Advisor

Thomas, Mark P.

Committee Member

Burns, Patrick D.

Committee Member

Leatherman, Judith

Committee Member

Peterson, Eric

Department

Biological Education

Institution

University of Northern Colorado

Type of Resources

Text

Place of Publication

Greeley (Colo.)

Publisher

University of Northern Colorado

Date Created

12-2017

Extent

153 pages

Digital Origin

Born digital

Abstract

Executive functions (e.g. working memory [WM]) are known to be mediated by prefrontal cortical areas of the human brain which share homology with mouse medial prefrontal cortex (mPFC). Furthermore, it is well established that optimal dopaminergic input is required for proper WM function in the PFC. While it is well established that the mPFC receives inputs from several different brain areas, impinging on different compartmental regions of cells, it remains unknown how layer V pyramidal cells, the major output cells of the mPFC, integrate this information. Additionally, it remains unknown how dopamine modulates this integration by way of separate afferents and compartments within the PFC. A subset of studies presented here focus attention on the excitatory synaptic responses of layer V cells in response to compartmentalized stimulation (i.e. within the somatic region [layer V] or within the apical tufts [layer I]). Overall, these data suggest that dopamine, through D1 receptor (R) activation promotes local connectivity (primarily layer V to layer V connections) in the somatic region, while simultaneously inhibiting synaptic plasticity within the apical tufts through the suppression of NMDAR-mediated responses. Additionally, D2R activation had no effect on local layer V connectivity, but may play a role in regulating the signal-to-noise ratio in the apical tufts, by inhibiting low-frequency inputs and promoting inputs firing at high frequencies. Taken together, these results suggest that in the presence of normal dopamine levels local influences (i.e. environmental / "bottom-up") and plasticity will be promoted within layer V, while "top-down" or contextual information impinging on layer I is stabilized. Additional studies presented here focus attention on the excitatory synaptic responses, and modulation of dopamine, of layer V pyramids in response to inputs from the contralateral mPFC. These data suggest that D1R modulation enhances the ability of layer V cells to integrate information from the contralateral mPFC. In combination, these experiments provide insight into how normal dopaminergic receptor activation alters signal processing and integration properties of layer V cells within the mPFC and shed light on cellular mechanism disruptions in schizophrenia, a disorder characterized by dopaminergic dysregulation.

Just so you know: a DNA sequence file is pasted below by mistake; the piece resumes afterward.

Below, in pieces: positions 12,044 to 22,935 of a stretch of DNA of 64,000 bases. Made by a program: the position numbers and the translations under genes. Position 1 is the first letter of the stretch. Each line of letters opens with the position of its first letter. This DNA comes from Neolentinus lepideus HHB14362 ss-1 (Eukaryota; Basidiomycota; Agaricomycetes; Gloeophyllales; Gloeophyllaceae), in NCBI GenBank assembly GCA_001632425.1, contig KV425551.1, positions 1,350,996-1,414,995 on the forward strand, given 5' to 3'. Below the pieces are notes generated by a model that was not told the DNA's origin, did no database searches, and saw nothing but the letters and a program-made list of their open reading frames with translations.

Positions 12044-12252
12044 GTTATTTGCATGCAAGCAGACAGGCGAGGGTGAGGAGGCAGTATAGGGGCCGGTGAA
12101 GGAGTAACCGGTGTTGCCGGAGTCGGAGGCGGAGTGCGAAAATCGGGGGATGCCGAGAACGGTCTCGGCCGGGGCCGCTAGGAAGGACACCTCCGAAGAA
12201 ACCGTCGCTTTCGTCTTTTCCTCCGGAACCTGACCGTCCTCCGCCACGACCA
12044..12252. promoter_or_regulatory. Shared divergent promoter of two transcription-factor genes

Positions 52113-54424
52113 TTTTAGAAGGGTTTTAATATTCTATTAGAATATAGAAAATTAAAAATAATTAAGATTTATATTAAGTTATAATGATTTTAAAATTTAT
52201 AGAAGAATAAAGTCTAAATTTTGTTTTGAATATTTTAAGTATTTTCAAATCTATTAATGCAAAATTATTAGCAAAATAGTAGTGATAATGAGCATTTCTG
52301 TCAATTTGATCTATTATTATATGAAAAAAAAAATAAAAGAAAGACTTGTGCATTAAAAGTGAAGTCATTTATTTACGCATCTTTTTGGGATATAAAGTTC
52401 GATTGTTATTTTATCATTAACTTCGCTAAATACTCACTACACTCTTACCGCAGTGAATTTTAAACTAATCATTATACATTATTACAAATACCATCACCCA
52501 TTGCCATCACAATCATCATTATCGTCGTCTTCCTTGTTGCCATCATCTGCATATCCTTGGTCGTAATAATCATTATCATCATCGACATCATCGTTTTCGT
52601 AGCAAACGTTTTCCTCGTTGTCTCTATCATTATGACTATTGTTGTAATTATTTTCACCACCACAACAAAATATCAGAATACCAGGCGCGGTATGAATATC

Notes

Dean's Citation for Excellence and Dean's Citation for Outstanding Dissertation

Degree type

PhD

Degree Name

Doctoral

Local Identifiers

Jackson_unco_0161D_10621

Rights Statement

Copyright is held by the author.

Available for download on Sunday, April 05, 2020

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